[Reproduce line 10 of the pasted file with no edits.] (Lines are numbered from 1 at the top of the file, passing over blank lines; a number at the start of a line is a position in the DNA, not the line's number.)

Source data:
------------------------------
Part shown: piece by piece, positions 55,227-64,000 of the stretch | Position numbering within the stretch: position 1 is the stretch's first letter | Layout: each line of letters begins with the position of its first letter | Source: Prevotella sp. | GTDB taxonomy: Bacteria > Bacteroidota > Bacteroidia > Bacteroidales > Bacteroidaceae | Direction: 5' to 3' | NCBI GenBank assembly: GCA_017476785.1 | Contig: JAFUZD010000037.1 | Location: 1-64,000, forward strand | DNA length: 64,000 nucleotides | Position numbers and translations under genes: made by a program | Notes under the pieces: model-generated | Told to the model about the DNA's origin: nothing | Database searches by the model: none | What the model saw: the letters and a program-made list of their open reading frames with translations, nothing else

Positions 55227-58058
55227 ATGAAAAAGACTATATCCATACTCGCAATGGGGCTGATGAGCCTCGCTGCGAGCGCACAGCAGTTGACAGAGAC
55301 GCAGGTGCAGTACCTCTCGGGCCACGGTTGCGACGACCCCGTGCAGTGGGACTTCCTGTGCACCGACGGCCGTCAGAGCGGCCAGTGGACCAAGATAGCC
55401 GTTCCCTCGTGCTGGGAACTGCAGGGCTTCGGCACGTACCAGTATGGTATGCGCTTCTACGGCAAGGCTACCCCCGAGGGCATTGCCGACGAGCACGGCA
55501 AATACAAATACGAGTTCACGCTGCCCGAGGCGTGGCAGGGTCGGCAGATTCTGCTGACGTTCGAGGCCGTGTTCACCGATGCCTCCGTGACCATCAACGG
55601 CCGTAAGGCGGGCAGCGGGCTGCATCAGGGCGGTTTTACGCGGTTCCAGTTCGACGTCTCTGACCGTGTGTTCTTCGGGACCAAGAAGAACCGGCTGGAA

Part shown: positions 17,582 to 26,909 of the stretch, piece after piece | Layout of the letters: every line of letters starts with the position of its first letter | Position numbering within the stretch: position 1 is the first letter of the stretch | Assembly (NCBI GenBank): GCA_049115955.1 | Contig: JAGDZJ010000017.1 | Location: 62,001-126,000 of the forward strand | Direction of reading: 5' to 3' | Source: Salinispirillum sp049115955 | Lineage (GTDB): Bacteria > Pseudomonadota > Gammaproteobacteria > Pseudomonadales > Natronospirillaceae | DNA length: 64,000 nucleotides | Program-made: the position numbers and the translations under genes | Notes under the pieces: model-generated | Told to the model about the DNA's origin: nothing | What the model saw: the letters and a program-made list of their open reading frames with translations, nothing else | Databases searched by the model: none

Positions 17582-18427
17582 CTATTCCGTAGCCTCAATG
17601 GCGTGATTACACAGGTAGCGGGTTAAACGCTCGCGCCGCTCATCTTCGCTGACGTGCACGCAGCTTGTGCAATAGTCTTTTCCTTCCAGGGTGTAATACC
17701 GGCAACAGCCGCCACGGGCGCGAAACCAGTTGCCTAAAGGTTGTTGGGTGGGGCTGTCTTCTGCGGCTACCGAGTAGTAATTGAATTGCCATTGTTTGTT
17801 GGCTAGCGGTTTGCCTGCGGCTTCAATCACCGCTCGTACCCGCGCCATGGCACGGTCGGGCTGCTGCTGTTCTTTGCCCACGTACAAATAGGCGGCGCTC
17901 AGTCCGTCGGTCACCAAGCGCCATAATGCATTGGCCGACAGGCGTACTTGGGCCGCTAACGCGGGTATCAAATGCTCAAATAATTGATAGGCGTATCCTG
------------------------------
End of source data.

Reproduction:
17582 CTATTCCGTAGCCTCAATG